Your credit score is complex. Here at Credit Karma, we're committed to helping you break it down. There's always more to learn.
If you're looking to get a grip on the factors that influence your credit score, Credit Karma is a great place to start. The six elements explored there (credit card utilization, payment history, derogatory marks, age of credit history, total accounts and credit inquiries) are all vital to your credit health, and how you rank in each of these categories will go a long way to determining your score.
Still, there are other factors to keep in mind when you're thinking about your credit health, like the types of accounts you have on your credit report. A healthy mix of accounts is generally thought to be preferable to a report dominated by just one type. Read on to dig into the different types of credit accounts and how you can strategize for the best score.
Types of Accounts
There are three general categories of credit accounts: revolving, installment and open.
A revolving credit line is one that involves different payments each month, depending on how much you utilize that particular line of credit. The amount you pay is subject to a monthly minimum payment and you have the option to push the rest of what you owe to the next month, subjecting yourself to additional interest in exchange for extra time.
The most common examples of revolving accounts are credit cards. Home equity lines of credit (HELOCs), which allow you to borrow against the value of your home, also fall under this category.
As opposed to a revolving credit line, an installment account has a fixed payment due each month. The total amount borrowed with an installment account is to be paid back over a set period of time and a set amount of interest is charged over the duration of the loan.
Installment accounts include any loans on your credit report. Mortgages, auto loans, student loans, business loans and home equity loans are all paid back as part of an installment plan and fall under this category.
The final type of credit is the open account. Open accounts each have a balance that is to be paid in full every month. There is no pushing your debt to the next month, no installment payments over long periods of time and, generally, no interest charged.
Examples of open accounts include company charge cards, cell phone accounts and other home utilities. Since the balance on these accounts is typically paid in full each month and no interest is charged, these accounts will not always be present on your credit reports. Companies that choose to report open accounts generally only report them when there is a delinquent payment, but creditors may choose to report them either way.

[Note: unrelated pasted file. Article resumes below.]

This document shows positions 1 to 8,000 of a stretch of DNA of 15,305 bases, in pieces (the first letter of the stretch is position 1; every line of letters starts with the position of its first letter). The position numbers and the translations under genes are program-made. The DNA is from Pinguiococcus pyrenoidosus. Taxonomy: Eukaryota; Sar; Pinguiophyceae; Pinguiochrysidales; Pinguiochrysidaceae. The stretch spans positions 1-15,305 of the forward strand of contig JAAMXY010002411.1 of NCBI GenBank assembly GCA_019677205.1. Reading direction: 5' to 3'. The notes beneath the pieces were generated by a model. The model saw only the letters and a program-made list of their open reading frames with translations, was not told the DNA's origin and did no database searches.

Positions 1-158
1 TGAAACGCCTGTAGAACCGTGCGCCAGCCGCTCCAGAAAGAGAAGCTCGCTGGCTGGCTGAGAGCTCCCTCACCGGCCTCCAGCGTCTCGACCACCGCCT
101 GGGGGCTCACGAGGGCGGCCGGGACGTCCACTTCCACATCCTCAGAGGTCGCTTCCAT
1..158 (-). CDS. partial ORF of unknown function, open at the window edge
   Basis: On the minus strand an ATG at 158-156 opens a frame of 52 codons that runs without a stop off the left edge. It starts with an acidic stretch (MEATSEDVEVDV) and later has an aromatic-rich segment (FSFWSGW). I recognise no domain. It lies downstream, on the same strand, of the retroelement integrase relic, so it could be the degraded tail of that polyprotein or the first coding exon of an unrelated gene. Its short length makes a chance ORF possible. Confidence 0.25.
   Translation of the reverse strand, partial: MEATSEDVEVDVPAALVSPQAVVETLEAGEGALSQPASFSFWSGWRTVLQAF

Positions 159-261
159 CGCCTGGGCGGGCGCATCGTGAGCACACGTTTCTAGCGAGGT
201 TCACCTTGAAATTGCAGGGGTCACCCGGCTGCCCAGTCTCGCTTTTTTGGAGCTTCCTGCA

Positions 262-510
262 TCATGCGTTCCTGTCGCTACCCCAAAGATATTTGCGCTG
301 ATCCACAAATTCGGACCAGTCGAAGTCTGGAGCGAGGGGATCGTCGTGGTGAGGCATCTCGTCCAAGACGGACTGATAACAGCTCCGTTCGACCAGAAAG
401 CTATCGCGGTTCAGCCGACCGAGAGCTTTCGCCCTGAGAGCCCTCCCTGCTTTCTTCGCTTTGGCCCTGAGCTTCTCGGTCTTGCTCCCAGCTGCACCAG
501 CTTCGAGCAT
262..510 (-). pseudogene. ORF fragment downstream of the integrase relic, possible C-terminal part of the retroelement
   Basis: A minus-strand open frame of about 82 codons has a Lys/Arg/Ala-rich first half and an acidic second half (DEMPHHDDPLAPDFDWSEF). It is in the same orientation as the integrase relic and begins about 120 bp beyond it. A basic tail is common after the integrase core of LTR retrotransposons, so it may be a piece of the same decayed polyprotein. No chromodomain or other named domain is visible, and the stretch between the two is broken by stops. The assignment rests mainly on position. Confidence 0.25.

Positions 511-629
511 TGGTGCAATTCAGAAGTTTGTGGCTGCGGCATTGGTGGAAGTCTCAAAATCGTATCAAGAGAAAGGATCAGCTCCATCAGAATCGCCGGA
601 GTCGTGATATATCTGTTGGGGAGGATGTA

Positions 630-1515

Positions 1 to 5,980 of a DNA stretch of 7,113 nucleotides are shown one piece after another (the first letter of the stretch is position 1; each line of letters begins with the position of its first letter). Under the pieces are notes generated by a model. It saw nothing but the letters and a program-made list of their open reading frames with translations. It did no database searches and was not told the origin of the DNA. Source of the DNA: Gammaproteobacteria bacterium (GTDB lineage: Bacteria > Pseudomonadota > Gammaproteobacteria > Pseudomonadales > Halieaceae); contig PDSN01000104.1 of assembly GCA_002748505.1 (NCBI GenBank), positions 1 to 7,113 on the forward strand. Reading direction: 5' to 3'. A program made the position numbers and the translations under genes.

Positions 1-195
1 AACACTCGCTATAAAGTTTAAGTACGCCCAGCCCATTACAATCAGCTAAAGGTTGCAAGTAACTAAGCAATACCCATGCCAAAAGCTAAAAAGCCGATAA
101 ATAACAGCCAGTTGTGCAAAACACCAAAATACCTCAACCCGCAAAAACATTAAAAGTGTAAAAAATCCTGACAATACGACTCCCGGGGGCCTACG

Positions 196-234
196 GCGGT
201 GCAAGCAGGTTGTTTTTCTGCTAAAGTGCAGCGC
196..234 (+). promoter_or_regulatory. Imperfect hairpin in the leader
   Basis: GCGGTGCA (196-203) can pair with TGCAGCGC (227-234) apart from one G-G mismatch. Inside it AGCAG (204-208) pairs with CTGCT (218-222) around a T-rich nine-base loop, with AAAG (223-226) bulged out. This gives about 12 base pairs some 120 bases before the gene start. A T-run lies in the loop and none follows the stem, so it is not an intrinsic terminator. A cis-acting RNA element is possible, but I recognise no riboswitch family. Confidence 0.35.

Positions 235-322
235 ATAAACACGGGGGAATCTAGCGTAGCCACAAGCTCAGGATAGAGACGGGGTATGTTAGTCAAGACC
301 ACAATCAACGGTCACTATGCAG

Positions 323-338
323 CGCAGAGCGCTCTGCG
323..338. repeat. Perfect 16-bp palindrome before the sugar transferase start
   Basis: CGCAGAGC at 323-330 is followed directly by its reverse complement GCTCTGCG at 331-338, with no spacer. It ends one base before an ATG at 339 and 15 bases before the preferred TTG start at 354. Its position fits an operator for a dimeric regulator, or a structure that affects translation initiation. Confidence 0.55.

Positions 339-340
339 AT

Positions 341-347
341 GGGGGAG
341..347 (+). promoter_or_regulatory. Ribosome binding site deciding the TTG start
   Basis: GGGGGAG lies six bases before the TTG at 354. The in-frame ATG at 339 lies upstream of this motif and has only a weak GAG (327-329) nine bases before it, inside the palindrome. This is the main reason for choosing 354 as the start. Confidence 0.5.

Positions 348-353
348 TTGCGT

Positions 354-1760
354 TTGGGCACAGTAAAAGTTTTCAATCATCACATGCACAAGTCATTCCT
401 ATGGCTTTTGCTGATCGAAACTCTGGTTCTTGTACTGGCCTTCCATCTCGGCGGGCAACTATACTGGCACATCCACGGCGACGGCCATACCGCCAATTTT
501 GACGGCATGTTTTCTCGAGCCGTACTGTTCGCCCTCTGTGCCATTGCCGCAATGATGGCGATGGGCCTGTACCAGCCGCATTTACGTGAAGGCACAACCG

Finding the Right Mix
This is where it gets tricky. There is no magic formula for the perfect ratio of one type of account to another, and since open accounts are not always reported to the credit bureaus, you can't rely on those being particularly useful for your credit mix. There is, though, a general consensus that a variety of revolving and installment accounts is a positive indication of responsibility and credit experience, provided you stay up-to-date on your payments.
If you have a credit profile that is dominated by credit cards and only credit cards, think about whether you're in a position to add a little variation to your finances. It's generally beneficial to have at least one or two installment loans in your credit profile. A mortgage is particularly helpful, but loans in general indicate that you have the maturity and responsibility to make steady payments over a long period of time. Having installment accounts on your credit report could also enhance your lenders' and the credit bureaus' perception of your financial experience.
Reviewing your credit report details is a great way to get a handle on your credit health, but having a variety of accounts is also worth your consideration. Look over your full list of reported accounts to get a sense of what types of accounts you have open now, and then decide if you can strike a better balance. It's important to only open new accounts when you can afford them (a derogatory mark will likely do more damage than a lack of variety, after all). Still, if your report is stuffed full of credit cards and you need a new source of credit, choosing a loan instead of a credit card might be a good move next time you're in need of a new line of credit.
Account mix isn't the end-all be-all of your credit score, but it is one factor to keep in mind next time you take stock of your credit health.
About the Author: Mike Goldstein is a Content Writer at Credit Karma. Since joining the team in June 2013, he's been delivering the financial know-how on the daily. When away from work, you can find Mike watching hockey, Twittering for hours and frequenting trivia nights.
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